Figure 10
figure10

When \(q < q_{thr}\), the evolution graph with different q of \(x ( t )\) are in a periodic solution

Figure 11
figure11

When \(q < q_{thr}\), the evolution graph with different q of \(y ( t )\) are in a periodic solution

Compared with the p impulse, the impact of the q impulse on the system is mainly on the dynamic process of rumor spreading. When there is a response to emergency events, with regard to the serious negative impact on society by the rumor spreading, the government should consider to stop to report the public official information temporary (i.e. pulse p can be zero), make every effort to suppress all kinds of rumors, strengthen the q pulse strength of refuting specific rumors, and make the rumor spreaders tend to zero quickly in the system.

Conclusions

By considering the characteristics of government emergency strategies, an interplay model between official information and rumor spreading was established. There are two kinds of government strategies as pulse effects are added to the system, one is refuting specific rumors, and the other is the periodic public official information on emergency events; both strategies can eliminate rumors under certain conditions. Otherwise, rumors are in flood and the system is a persistent system, which may generate cascade reactions and trigger new emergencies. The numerical simulation confirmed our conclusion, that is to say, to eliminate social losses caused by rumors and calm down emergency effectively, the government can increasingly issue public official information of events, or increase the strength of refuting specific rumors according to the influence range of rumors timely.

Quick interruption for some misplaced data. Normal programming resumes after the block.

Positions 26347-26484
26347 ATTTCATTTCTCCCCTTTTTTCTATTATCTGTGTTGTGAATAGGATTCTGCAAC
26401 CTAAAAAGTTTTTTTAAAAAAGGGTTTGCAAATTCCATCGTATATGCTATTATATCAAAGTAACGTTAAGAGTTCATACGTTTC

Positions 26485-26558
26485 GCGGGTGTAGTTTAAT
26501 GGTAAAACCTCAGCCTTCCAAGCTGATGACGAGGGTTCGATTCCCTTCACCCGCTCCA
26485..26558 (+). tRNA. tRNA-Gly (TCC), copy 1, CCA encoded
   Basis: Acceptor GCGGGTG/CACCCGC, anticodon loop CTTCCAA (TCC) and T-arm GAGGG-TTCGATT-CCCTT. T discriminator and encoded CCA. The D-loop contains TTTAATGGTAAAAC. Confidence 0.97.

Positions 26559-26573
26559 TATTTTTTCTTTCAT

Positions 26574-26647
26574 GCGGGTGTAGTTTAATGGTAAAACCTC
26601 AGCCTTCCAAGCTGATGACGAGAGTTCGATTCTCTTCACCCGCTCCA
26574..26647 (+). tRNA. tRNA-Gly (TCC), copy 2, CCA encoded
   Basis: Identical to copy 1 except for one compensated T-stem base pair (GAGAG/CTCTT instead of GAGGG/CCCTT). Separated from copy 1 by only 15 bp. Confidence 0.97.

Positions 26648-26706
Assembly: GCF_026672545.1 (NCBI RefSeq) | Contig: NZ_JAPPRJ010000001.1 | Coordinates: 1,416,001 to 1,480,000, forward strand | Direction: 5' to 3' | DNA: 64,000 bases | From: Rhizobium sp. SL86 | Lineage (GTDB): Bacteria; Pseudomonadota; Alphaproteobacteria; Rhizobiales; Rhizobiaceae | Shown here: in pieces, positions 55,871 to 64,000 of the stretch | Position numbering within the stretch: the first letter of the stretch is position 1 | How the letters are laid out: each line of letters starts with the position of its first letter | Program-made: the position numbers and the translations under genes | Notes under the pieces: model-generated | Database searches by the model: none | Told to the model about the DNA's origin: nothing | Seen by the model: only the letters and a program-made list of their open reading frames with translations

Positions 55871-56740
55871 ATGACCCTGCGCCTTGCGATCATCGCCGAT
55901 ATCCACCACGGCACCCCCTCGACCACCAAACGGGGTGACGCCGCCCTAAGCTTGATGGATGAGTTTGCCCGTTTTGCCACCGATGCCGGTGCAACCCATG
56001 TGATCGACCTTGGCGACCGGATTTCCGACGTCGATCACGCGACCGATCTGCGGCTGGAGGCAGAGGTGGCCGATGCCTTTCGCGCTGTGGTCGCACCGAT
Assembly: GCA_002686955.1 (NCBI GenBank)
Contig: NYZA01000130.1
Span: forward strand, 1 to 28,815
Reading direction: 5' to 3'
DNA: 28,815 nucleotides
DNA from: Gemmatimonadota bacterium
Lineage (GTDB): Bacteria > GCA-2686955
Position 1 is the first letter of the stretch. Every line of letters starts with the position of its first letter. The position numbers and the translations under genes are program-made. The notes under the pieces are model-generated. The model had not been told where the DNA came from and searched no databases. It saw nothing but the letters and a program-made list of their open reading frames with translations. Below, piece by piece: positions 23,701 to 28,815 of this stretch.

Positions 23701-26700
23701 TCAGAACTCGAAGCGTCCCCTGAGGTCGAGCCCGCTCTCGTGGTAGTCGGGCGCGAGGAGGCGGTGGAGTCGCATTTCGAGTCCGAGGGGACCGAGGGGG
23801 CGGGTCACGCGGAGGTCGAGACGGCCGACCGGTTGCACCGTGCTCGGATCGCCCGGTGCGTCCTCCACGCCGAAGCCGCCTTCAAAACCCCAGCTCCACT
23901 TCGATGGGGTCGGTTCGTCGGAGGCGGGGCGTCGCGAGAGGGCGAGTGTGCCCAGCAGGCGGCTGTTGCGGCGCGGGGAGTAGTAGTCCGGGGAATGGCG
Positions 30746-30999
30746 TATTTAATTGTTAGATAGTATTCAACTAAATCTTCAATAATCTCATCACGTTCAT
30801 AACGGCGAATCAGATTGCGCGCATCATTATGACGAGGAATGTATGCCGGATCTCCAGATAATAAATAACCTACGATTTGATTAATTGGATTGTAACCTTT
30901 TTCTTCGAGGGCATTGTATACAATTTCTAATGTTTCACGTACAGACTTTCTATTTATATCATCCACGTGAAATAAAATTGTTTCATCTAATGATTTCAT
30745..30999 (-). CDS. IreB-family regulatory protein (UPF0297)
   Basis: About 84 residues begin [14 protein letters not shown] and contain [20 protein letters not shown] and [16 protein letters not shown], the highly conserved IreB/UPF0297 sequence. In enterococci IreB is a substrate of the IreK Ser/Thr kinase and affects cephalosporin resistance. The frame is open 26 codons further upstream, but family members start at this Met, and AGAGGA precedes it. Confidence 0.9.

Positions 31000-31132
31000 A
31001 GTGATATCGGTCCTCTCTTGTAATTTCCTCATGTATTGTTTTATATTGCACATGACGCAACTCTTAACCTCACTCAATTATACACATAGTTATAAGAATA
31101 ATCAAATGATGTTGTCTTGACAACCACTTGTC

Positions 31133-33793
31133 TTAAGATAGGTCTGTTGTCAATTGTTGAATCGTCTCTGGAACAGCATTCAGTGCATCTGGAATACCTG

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Acknowledgements

The authors are very grateful to the anonymous referees for their valuable comments and suggestions, helping them to improve the quality of this paper.

Funding

This work partially supported by the Project of Humanity and Social Science foundation of University of Shanghai Science and Technology (SK17ZD02, SK18ZD03), the Project of Fundamental Research Funds for the Central Universities (2017ECNV-KXK016), and the National Natural Science Foundation of China (71774111, 61702331, 71303157).

Author information

LAH conceived of the study, proposed the project, helped to draft the manuscript. XL carried out the computations in the proof, and drafted the manuscript. All authors read and approved the final manuscript.

Correspondence to Liang’an Huo.

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Keywords

  • Interplay model
  • Impulsive effects
  • Official information
  • Rumors spreading